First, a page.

The vitriol-filled partisan tempest over the appointment of a new trustee to our Douglas County Libraries board represents just one more attempt in today’s society to turn an apolitical community institution into a controversial political football. The facts don’t match the furor, and, in my view, the commissioners made a sterling appointment in Meghann Silverthorn. I’m glad to have her as a colleague — but not for the reasons her critics think.
Let me share some facts.
Securing an appointment to the library board includes personal interviews by a panel of representatives from municipal government, the school board and the library board. This year, 24 individuals were interviewed over two full days to fill three vacancies — a group culled down from 40 applications. I was part of that panel, and we asked candidates about their vision for our libraries, how libraries, learning and literacy shaped their lives and how their personal and professional experience informs their desire to serve.
Our panel forwarded three names to the commissioners for each vacancy. Did we all agree on all of the names or on the ranking of those names? No. But we had a very strong consensus on each candidate sent on.
Here is the key point: We didn’t ask about, nor were we interested in, their partisan affiliations or their political views. Why?
Because that is irrelevant to the work of a library trustee.
In a time when it seems like every entity, indeed every gathering, has to have a political patina, our library board is — or at least has been — an apolitical oasis where we talk about creating opportunity for our citizens, our role in deepening a sense of community and ensuring DCL is a home of fundamental civility and decency.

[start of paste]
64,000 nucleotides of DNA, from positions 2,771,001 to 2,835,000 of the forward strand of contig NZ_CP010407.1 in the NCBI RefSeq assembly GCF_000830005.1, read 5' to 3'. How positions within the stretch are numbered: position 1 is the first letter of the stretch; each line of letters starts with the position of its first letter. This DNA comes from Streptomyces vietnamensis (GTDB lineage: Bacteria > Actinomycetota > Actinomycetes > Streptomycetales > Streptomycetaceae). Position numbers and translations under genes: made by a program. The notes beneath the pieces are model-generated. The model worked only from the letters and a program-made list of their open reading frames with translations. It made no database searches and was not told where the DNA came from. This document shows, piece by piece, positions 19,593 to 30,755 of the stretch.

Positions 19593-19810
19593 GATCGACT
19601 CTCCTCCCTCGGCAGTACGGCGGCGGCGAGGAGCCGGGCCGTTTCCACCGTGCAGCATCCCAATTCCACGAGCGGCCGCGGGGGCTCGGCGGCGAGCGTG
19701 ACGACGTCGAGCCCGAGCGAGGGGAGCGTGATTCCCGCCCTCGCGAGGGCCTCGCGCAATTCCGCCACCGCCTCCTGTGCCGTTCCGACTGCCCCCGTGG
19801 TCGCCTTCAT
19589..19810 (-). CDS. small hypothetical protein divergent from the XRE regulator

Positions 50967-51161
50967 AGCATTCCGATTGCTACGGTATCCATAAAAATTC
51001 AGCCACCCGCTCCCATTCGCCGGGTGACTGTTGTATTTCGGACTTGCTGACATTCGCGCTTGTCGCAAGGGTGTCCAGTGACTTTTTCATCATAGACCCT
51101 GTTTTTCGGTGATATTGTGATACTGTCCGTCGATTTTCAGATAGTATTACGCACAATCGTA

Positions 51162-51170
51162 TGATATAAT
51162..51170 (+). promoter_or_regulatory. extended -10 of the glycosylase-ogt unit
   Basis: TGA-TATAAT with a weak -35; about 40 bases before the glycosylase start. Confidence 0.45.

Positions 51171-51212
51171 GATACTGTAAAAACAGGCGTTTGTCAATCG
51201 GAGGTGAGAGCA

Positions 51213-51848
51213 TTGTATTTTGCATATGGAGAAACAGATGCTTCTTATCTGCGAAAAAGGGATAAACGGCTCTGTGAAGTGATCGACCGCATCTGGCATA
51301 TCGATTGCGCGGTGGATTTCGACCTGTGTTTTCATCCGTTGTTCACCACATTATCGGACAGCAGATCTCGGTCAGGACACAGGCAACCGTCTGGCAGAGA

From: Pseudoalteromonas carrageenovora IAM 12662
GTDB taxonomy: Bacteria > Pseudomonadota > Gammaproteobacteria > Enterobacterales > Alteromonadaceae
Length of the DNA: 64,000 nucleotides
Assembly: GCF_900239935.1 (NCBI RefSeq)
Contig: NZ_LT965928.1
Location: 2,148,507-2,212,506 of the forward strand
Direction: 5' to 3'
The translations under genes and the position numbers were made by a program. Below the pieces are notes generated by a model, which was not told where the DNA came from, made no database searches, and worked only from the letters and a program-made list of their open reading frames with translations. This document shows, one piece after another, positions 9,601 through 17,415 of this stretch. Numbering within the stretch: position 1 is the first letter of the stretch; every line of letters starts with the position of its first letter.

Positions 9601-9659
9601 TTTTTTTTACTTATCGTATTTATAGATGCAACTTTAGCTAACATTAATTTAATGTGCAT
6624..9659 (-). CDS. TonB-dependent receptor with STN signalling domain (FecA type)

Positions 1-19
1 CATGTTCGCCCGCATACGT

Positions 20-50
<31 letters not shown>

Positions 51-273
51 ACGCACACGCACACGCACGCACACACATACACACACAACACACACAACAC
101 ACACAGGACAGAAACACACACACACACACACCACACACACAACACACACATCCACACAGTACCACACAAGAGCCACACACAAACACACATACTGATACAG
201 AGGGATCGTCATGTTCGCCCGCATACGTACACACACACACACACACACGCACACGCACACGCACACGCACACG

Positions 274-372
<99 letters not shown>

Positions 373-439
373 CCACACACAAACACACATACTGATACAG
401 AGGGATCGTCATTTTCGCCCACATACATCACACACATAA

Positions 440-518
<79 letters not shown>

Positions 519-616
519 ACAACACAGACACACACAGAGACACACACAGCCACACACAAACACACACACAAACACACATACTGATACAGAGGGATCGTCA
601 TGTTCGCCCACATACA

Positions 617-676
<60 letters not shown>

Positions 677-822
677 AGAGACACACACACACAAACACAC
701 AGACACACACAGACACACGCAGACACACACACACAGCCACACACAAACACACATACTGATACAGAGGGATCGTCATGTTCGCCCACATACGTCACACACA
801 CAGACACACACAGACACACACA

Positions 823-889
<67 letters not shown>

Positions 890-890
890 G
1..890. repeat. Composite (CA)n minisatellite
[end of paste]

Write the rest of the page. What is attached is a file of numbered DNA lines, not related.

Beyond our general work of governing the fiscal and operational aspects of the library system, in 2018 we focused on the transformation and updating of our Highlands Ranch branch, where I’ll be proud to cut the ribbon and welcome the community back home in just a few weeks. In 2019 we are focusing on the early stages of design for turning the well-loved Castle Rock branch into a 21st-century beacon for the community that will serve Douglas County well for decades. These transformations are paying dividends for families and taxpayers. At our new branches in Lone Tree, Parker and Castle Pines, customer traffic is up 25 percent to 30 percent.
We do this work in the context of being strong, fiscally conservative stewards of the tax dollars entrusted to us, and providing top value for every dollar through programming, services and content. By any measure, we’re one of the top library systems in the country.
We do this work, also, without discussion of partisan affiliation or political ideology. We have fights, but they’re not left-right, or D versus R. In fact, on a personal note, as someone who has worked in public policy and politics for 30 years in two states, I wanted to join the library board precisely because we would not talk politics. The focus is on our passion for literacy, learning and libraries.
This is why I am disappointed at the level of rancor and personal attacks we’ve seen in the past few weeks. Meghann Silverhthorn brought to her interview a compelling personal story of her family’s journey and how her success has been marked by a deep love of reading and libraries. She shared her commitment to ensure others have the opportunity she had to build a rich and rewarding life through excellent public libraries.
That’s exactly what we want, and what our county needs, in a library trustee. I am completely convinced that she will be one of the best, most passionate and most community-responsive trustees our library system has seen. And we’ll leave politics where it belongs: in great books on the shelves of our libraries.
Sean Duffy, of Highlands Ranch, is president of the Douglas County Libraries Board of Trustees. The opinions expressed here are his own.
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